- Social media addiction is also linked to poor mental health as individuals seek validation from external influences. Studies suggest that problematic social media use in teenagers is linked to increased rates of depression and suicide, a concern for many parents.
- Gambling disorders are linked to higher rates of bankruptcy and family breakdowns.
Start Your Recovery Journey Today
Substance abuse and addiction may also co-exist in those with a behavioural addiction, further exasperating the negative impact on loved ones and broader communities. If you or someone you love is struggling, we understand this may be causing you considerable distress and worry. With the right help and support, we can help you to regain control of your life by working through those difficult emotions.
How We Can Help
CATCH Recovery is part of Castle Health Heritage, one of the UK’s most established addiction treatment providers. Our multidisciplinary approach to treating compulsive behaviours is founded on a wealth of expertise and over four decades of experience.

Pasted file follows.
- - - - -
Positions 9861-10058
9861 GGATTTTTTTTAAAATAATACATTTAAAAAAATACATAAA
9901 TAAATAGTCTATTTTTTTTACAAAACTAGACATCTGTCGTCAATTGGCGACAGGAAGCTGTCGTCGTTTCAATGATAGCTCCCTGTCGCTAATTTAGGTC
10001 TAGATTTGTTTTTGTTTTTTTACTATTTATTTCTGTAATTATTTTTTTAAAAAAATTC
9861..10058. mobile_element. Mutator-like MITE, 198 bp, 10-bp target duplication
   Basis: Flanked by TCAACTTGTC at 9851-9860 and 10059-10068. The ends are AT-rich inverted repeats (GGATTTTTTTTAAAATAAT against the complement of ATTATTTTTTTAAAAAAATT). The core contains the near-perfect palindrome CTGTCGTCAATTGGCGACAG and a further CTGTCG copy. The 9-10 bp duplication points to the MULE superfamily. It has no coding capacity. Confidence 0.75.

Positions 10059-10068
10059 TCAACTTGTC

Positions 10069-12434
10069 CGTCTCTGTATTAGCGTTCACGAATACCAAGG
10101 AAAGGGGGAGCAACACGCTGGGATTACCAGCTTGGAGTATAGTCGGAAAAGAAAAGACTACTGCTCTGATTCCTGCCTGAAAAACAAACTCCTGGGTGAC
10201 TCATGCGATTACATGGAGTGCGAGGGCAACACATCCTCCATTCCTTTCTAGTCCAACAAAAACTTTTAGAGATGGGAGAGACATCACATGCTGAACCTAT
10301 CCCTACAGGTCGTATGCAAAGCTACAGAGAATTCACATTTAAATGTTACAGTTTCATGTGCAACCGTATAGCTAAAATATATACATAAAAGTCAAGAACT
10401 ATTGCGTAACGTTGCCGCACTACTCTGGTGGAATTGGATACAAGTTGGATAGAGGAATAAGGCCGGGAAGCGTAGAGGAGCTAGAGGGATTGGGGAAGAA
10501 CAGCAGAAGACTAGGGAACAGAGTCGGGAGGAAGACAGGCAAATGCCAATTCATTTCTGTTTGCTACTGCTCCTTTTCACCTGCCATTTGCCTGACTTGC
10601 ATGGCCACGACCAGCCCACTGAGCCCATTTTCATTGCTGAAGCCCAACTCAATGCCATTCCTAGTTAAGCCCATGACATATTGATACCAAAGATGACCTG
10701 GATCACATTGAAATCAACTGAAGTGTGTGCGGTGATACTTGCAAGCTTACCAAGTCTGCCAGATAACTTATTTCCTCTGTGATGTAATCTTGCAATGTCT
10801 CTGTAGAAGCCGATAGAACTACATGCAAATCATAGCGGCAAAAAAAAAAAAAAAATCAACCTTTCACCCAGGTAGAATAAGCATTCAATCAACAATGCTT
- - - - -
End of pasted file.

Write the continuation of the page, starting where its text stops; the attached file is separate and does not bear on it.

Regardless of your circumstances and past experiences, we believe you can overcome the difficulties and challenges of your behavioural addiction. As an individual, your treatment plan with us will be unique to you and your needs and will be provided in a way that fits your busy lifestyle and daily commitments. Our flexible treatment services do not compromise on quality or efficacy, utilising the latest evidence-based therapies provided by our mental health professionals skilled in their field of expertise.
We recognise that addiction is a family illness. As part of the recovery process, we invite family members to participate in our treatment offering online or in-person here at CATCH Recovery London.
Your treatment involves:
- A free, confidential assessment to better understand your specific needs, family history and medical background
- An in-depth consultation with one of our dedicated therapists
- A comprehensive and individualised treatment plan consisting of evidence-based therapies
- Post-care treatment services to help you stay on track
Take the first step today by booking your free, confidential telephone assessment. Our treatment team will gladly discuss the different options with you.